Great British filmmaker Terence Davies turns his attention to great American poet Emily Dickinson in this remarkable biopic
This delicate and thoughtful film – small in scale but brimming with the quiet passion of the title – imagines the life of the nineteenth-century American poet Emily Dickinson, played with brittle, red-eyed intensity by ‘Sex and the City’ star Cynthia Nixon. It takes some commitment to adjust to the dialogue and manners of the era. But once you do, you’ll find that this is a film with endless wit, wordplay and wry observation hidden under its bonnet. Like Dickinson, it finds humour in pompousness, and it finds subtle ways – often through playing with light and time – of making us feel, strongly, how Dickinson ached with the joy and pain of her world.
Written and directed by British filmmaker Terence Davies (‘Distant Voices, Still Lives’), ‘A Quiet Passion’ is set almost entirely within the Massachusetts home where Dickinson, who grew increasingly unwell and solitary in adulthood, was raised and lived until her death in 1886. We hear Dickinson’s poems, few of which were published in her lifetime, mostly in voiceover, while we witness the intensity of her relationship with her parents (Keith Carradine, Joanna Bacon) and siblings (Jennifer Ehle, Duncan Duff).
The talk is pointed and careful in a household that savours the power and meaning of words, but it’s as much the imagery that makes this film such a painterly joy. A scene where we watch the Dickinson family, one by one, grow old in front of a photographer’s lens, is one for the ages. It’s rare to see a film that makes such subtle sense of an artist’s life and mind.
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Since I saw “Distant Voices, Still Lives” nearly 30 years ago, I have eagerly followed the great director Terence Davies’s work. Regrettably his feature films have been few and far between, presumably because Davies insists on doing his own thing without any external meddling.
Fortunately for us, in his early ‘70s, he has now directed possibly his best ever movie which covers the life of American poet, Emily Dickinson.
The movie is, as is usual with Davies, gorgeous to look at, the dialogue is sparkling and sometimes unexpectedly funny in view of such a serious and eventually tragic theme.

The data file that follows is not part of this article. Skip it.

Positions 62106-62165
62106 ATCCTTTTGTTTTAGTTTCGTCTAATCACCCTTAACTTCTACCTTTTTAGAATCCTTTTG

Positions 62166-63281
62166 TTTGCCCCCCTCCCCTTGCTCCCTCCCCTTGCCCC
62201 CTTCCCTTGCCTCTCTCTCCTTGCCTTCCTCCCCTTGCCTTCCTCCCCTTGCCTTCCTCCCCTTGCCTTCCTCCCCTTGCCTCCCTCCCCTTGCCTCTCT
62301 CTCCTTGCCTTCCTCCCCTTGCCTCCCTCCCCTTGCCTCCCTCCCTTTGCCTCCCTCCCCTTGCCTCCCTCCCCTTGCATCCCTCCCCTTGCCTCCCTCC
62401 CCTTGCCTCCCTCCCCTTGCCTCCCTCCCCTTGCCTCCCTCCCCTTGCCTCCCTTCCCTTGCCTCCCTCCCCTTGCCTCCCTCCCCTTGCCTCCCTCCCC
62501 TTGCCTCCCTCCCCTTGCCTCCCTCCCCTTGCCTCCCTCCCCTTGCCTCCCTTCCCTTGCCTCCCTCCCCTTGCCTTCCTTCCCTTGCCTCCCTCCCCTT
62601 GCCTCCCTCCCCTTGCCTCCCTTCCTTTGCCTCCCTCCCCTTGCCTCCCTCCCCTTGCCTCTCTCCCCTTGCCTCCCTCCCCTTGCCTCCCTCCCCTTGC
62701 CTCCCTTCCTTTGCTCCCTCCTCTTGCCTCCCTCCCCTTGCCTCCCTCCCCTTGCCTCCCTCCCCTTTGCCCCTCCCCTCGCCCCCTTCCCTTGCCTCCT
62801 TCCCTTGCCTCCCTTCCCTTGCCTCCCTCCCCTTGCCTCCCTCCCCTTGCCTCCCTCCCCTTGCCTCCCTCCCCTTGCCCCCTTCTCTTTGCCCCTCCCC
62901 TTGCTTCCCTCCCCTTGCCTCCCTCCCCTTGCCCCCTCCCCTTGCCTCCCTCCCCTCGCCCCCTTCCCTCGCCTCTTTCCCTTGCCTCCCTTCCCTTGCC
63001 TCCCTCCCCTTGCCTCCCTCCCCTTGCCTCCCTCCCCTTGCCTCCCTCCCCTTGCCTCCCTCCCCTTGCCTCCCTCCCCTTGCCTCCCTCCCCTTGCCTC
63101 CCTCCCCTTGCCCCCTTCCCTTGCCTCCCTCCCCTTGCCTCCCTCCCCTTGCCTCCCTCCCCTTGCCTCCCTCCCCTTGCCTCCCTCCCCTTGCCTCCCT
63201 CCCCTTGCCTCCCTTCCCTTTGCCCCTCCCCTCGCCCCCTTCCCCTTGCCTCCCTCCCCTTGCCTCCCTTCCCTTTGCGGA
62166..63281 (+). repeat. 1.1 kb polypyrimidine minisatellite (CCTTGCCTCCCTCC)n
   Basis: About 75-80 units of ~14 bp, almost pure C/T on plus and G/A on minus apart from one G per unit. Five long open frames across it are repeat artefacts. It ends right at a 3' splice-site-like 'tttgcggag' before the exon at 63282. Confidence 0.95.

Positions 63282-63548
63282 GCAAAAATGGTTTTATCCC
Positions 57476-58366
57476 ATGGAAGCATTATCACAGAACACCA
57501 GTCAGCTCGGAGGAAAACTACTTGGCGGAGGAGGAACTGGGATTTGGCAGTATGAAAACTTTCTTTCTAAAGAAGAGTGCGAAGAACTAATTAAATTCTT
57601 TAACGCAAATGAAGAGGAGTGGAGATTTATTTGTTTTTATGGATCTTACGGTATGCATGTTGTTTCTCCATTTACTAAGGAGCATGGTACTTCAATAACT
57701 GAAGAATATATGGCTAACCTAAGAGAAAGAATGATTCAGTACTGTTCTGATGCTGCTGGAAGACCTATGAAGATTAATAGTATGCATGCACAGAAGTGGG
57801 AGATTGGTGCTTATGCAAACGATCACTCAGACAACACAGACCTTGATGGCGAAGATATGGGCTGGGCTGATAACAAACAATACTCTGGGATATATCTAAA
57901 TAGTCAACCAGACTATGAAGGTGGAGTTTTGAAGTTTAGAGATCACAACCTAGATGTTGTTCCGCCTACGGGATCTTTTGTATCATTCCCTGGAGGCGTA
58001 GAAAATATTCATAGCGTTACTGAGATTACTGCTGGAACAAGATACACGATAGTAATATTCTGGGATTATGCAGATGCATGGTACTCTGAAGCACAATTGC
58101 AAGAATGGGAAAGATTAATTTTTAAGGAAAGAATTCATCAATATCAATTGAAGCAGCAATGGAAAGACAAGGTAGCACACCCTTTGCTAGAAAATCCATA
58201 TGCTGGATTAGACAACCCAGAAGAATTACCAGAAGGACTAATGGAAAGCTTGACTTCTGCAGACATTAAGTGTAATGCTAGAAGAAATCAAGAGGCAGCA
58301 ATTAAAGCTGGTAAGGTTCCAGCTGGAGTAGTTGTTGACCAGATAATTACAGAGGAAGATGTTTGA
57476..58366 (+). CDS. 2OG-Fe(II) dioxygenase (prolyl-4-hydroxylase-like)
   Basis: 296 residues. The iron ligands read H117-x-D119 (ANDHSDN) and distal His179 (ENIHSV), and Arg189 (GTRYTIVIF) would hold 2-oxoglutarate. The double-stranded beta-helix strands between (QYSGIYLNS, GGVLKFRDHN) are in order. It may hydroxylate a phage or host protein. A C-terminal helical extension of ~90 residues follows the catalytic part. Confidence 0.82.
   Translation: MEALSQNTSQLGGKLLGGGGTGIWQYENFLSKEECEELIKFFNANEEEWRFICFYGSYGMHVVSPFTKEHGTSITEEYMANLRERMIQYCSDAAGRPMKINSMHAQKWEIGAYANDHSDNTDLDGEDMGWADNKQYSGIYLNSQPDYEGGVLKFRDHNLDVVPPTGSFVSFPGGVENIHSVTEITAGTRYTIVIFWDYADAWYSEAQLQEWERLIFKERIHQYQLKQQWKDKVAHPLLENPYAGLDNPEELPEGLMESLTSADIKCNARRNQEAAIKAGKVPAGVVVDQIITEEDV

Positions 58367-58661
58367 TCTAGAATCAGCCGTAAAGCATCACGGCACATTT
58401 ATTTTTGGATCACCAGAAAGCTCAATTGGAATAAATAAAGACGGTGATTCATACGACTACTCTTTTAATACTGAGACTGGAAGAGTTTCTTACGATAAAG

Dickinson lived in the mid-19th century at a time when women were very definitely second class citizens although early signs of emancipation were there. She ffinds great encouragement in the writings of the Brontes and George Sand.
She lives in a wealthy but suffocatingly religious household and early on enraged her parents with atheistic and irreligious beliefs. nevertheless, the family is happy, caring and there is often a joyful atmosphere.
The director (who also wrote the screenplay) lets her poetry speak for itself in voice-over but it is always in balance with the dialogue and settings which are almost totally set in the family home.
The poet had to fight serious illness, prejudice and mockery and did so courageously although her writing never reached a wide audience until after her early death.
In my view, this is Davies’s masterpiece of a film. I fervently hope it reaches as large an audience as it deserves but as there are no car chases, murders or graphic sex that is probably wishing for the moon…
A film of quite brilliance.Nixon is outstanding.However the real hero is the writer who filled the mouths of the actors with exquisite wisdom and sadness.This film is how British films were in a previous era where intellect and learning predominated over fantasy and action.l have no interest in poetry,but it did not damage my enjoyment of this exceptional film 5 stars